Cops & Kids Carnival

Cops & Kids Carnival

The annual Cops & Kids Carnival is coming back to Beaumont on Aug. 26. Drawing in thousands each year, the fun and free fair features games, rides, food and other attractions while offering youth and law enforcement officers an opportunity to get to know one another in a safe, festive environment.

Last year, more than 4,300 folks flocked to the carnival, and program planners project between 3,000 and 5,000 attendees at this year’s event. Cindy Bloodsworth Jeanis is the special projects coordinator at the Beaumont Police Department and coordinates the annual carnival. She said many factors play into the success of the endeavor.

“First and foremost is the engagement and support of our community,” Jeanis said, adding that donations from local businesses pay for the entire carnival. “This year, we are fortunate to have over 30 businesses step forward to underwrite this and other Cops & Kids programs. In addition to financial underwriters, we also have 50 or so various organizations and businesses who set up booths at the event. The carnival is a true representation of the positive things that can result from a community working together.”

As of June 20, Chief-level sponsors for this year’s event include ExxonMobil, YMBL, Capital One Bank and Regina Rogers. Captain-level sponsors are Penland Foundation, Valero and Kinsel Toyota. The American Legion Auxiliary Unit 33, Collision and Classics, Beaumont Community Credit Union, St. Elizabeth hospital, Cotton Cargo, Modica Brothers, Parigi Property Management, Post Oak Bank and Conn’s Home Plus all donated at the “Sergeant” level. “Friends” MobilOil FCU, Boudain Hut North, Joe J. Fisher, Texas Coffee Company and M & D Supply also helped fund the event. Classic Chevrolet and others are supplying water for thirsty fairgoers.

Cops & Kids Beaumont is a proactive initiative that promotes personal safety, crime prevention, leadership, ethics and civic duty for area youth. According to Jeanis, the shared purpose of the carnival and the Cops and Kids program is another contributing factor in the fair’s popularity.

“This carnival is more than just a lot of fun for kids and families,” said Jeanis. “At its core, the BPD Cops & Kids Carnival is a personal safety and crime prevention event. Nestled within the fun and merriment are important messages for children and adults alike.”

Jeanis explained that officers and volunteers share safety information about guns, the Internet, dangerous cell phone apps, tobacco avoidance, substance/alcohol abuse, good touch/bad touch and bullying. Several booths also provide information about health and wellness services available for children and their parents, as well as some basic health screenings and giveaways.

BPD Officer Carol Riley said the carnival is the perfect venue for youth to meet and get to know local law enforcement officers.

“There are a lot of kids who are terrified of us,” Riley related. “Sometimes, their only exposure to us has been because we’re there for a tragedy, or because they have been in a car crash, or a violent criminal incident has occurred, or they’ve had a family member die and we’ve responded to it. The Cops & Kids Carnival is a place where children are exposed to officers in an everyday, peaceful environment. They can get to know us when there is not a tragedy or a criminal occurrence.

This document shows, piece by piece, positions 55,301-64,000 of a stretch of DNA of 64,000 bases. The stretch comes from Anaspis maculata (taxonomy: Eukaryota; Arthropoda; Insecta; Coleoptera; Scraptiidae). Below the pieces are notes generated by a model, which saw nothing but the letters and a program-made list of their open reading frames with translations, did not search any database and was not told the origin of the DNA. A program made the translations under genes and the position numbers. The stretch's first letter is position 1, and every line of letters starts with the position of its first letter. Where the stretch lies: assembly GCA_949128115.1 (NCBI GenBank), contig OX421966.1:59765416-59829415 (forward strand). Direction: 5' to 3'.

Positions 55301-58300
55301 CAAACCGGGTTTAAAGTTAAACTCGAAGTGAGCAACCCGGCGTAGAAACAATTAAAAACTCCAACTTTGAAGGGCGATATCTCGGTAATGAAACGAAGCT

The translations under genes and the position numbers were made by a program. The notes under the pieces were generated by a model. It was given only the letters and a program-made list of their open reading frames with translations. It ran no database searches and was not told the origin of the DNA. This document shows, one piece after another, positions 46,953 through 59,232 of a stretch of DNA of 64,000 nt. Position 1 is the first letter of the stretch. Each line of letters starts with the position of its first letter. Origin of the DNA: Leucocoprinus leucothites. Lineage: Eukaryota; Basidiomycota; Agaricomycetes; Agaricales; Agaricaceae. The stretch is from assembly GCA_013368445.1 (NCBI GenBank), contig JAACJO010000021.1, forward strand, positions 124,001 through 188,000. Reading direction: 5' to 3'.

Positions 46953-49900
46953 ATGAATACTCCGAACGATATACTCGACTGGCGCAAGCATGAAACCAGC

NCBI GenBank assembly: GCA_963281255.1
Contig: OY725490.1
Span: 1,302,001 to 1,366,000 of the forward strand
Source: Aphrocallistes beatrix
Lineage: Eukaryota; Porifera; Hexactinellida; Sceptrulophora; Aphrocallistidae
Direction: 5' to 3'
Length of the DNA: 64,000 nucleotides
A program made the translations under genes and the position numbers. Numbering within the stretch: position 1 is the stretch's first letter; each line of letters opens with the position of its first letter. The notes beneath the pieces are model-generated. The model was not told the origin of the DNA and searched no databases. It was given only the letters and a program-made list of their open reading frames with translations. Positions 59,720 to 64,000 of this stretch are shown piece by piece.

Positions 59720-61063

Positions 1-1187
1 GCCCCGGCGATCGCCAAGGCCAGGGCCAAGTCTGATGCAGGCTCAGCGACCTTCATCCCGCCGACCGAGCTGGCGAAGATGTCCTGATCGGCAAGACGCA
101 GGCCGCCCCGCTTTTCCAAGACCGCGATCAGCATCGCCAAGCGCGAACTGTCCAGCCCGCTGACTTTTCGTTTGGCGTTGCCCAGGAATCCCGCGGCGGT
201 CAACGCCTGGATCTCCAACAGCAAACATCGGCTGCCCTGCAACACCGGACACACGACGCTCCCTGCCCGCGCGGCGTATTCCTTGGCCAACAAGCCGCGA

“That’s the whole goal – to be proactive, to work with children and get them in a positive environment around law enforcement and just let them know we’re here to help. We are working to get those kids in high-risk areas to come out and enjoy themselves and relax and know they are safe when they come to our programs and our events. We want them to feel special and to know that they don’t have to be afraid of law enforcement. We want to make sure that they see us in an everyday atmosphere and realize that we’re people too. We’re here to help them. We’re their partners in the community. We don’t want to be a big, bad boogie man to them. We want to be someone they feel comfortable with so they can come to us.”

And it’s working, Riley asserts.

“It is absolutely effective,” she said, as are the many other Cops and Kids programs designed to reach children and improve community relations with police and the public. “We also do things like ‘Coffee with a Cop.’ We do reading programs in the school. We do bicycle rodeos, and so much more with youth in the community. It’s really amazing.”

Jeanis said Beaumont Police Chief James Singletary and the department are committed to assuring that “all children in our community understand that a police officer is a friend and protector.”

“The opportunity for police officers to engage one-on-one with children and their parents in a fun and safe environment provides the department a mechanism for conveying this important message,” she said of the upcoming carnival.

Chief Singletary agreed that the event is an excellent way to connect youth with officers, and stressed the value of communication between police and community.

“Now, more than ever, it’s important for the police department to reach out to our area youth,” said the chief.

The Cops & Kids Carnival will be held Aug. 26 from 10 a.m. – 2 p.m. at the Beaumont Civic Center, 701 Main St. in downtown Beaumont. Attendance is free, and so are the drinks, snacks, games, rides and other entertainment. Sgt. Al Johnson and Liz the bloodhound will also be on-hand at the event, so stop by and say hi.

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